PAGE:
Mrs. Gwen Carr is ready to tell much more of her story in support of “boy: Defending Our Black Sons Identity in America” which shares stories of mothers whose sons have been impacted by police brutality and systemic racism. She has recently signed on to serve as foreword contributor and is ready to share the purpose discovered in her pain after losing her beloved son, Eric Garner. On what would have been her son’s 50th birthday, Gwen Carr sat down with Good Morning America and other mothers to talk about life after their children’s deaths at the hands of police officers. Describing the aftermath of the murder and life without her son, Carr told ABC News’ Lesley Messer , “the nightmare was never over. It’s worse than a nightmare because at least with a nightmare, you wake up.”
Though somewhat removed from the national spotlight, Carr remains visible as an agent of change saying, “we have to go from demonstration (protests) to legislation.” She took her demands for justice straight to lawmakers who were forced to deal with the grieving, yet determined mother. She is currently fighting for recognition of her son in the form of “Eric Garner Day” on Staten Island and hopes to honor her son in that way.
In June of this year, Mrs. Carr attended the signing of the bill named in honor of her late son. The police-reform bill punishes any officer applying a chokehold to apprehend a citizen who is not directly protecting their own life. This is in direct action to the death of her son, because it would have protected his life during the altercation that ended Eric Garner’s life.
Though Gwen Carr is part of the sorority of sisters whose children were robbed of the gift of life by policemen and police allies, she is lending support to another assemblage of women…mothers of survivors. After watching the harrowing video of George Floyd’s final minutes, Sherilyn Bennett had seen enough. Floyd’s death and his cries for his “mama” inspired Bennett’s forthcoming book “boy: Defending Our Black Sons Identity in America” which releases next month and features a collection of stories of mothers nationwide who share the harrowing encounters with law enforcement and systemic racism.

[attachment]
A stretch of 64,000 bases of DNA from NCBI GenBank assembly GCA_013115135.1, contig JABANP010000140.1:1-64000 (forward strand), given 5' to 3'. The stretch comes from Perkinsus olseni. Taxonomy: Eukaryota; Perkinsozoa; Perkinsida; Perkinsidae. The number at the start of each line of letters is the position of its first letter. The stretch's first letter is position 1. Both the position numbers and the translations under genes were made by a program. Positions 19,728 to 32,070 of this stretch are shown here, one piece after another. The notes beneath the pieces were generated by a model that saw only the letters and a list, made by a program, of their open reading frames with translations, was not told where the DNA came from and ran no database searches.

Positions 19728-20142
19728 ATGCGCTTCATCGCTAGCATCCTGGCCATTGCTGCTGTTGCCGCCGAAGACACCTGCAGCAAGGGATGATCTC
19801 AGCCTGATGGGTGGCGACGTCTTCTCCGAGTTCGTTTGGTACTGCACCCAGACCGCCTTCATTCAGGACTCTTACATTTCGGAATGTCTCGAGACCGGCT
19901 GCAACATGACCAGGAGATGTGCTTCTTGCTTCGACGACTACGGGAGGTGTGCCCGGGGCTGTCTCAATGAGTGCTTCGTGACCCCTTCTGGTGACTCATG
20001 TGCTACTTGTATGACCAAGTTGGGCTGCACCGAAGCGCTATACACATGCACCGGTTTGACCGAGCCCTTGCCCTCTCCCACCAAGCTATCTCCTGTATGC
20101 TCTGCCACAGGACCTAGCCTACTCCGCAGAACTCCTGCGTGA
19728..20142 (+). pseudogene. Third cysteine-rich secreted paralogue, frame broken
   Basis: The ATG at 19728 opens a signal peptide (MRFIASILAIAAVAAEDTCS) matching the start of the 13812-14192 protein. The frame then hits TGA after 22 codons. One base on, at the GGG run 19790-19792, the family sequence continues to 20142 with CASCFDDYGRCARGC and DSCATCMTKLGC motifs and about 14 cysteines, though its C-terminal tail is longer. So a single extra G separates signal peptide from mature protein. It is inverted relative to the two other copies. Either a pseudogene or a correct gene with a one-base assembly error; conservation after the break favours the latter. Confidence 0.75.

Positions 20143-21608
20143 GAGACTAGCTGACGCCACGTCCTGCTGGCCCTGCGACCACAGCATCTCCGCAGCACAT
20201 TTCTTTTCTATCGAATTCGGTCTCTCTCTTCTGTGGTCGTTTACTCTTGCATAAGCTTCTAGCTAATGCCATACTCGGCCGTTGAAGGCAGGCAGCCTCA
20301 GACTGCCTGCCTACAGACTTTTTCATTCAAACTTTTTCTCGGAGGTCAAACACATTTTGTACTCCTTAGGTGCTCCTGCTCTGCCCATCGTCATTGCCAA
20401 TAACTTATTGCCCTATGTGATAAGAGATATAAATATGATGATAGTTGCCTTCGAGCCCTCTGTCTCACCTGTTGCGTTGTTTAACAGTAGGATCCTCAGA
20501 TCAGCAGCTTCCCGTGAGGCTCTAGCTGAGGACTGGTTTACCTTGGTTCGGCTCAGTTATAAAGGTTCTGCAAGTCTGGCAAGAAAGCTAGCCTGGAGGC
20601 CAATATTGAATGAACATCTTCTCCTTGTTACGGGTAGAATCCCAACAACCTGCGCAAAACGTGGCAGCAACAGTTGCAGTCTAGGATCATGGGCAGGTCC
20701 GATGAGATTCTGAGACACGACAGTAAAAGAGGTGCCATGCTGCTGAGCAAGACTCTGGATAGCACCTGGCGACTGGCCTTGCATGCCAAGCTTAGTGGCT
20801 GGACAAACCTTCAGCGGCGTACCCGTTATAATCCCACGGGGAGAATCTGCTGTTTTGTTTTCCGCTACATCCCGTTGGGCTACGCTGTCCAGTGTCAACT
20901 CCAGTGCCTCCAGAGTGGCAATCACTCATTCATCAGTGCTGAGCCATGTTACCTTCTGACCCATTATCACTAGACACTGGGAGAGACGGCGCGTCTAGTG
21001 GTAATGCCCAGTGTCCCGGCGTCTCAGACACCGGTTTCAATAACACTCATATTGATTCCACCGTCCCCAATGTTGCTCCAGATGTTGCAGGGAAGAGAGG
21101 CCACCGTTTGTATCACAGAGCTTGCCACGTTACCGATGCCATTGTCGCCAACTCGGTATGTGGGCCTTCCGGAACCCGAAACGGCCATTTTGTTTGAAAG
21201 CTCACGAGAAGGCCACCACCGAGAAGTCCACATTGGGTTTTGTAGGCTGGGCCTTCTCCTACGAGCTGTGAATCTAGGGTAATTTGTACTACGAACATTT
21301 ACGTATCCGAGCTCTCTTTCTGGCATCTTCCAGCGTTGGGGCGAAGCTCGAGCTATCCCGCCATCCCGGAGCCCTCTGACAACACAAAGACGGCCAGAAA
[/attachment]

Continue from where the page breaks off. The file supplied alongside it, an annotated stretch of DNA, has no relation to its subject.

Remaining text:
“Mom, police cars are everywhere. I have no idea what’s going on.”
Bennett a mother of two adult sons recounts the helpless moments campus officers unlawfully detained her son because they didn’t believe he was a student at the university. Her son was detained and released only after a coach confirmed that he wasn’t only a student but a member of the football team. This book tells previously unheard stories of mothers whose sons have experienced the cruel depravity of racism and police brutality as children and adults. Many men have similar experiences of internalizing painful experiences because sharing them would cause emotional harm to their loved ones.
A parent’s job is never done and the bond between mothers and children never ends. The Mothers of the Movement are well known activists but Following tragedies that took their loved ones lives, the Sisters of the Movement was born. The women work to not only preserve the memory of their brothers and sisters, they continue the fight for justice in their name. On his birthday, the Terence Crutcher Foundation will honor life with a day of service. The Botham Jean Foundation did the same earlier this month and his birthday, September 29th has been proclaimed “Be Like Bo” day in Dallas.
Mr. Garner’s daughter Erica took up the cause following his death and the Reverend Al Sharpton poignantly praised her work in a New York Times interview saying, “when her father died, an activist was born. You don’t just accept injustice, you fight.” Reverend Sharpton also alluded to the stress and duress of activism as contributing causes to her untimely demise.
The shared trauma of black men, black boys and their families is quantified in this book in hopes of providing community and creating resolve among readers and most importantly, mothers. Women have confessed to carrying the burden of trying to protect their sons, husbands, fathers, brothers and friends in what appears to be open season on black men.
“boy: Defending Our Black Sons Identity in America” releases next month and though formed as literature is a safe space to read about the shared experiences of black families in America, hopes to give its readers the strength necessary to persevere and keep striving to see a brighter future for black men in America!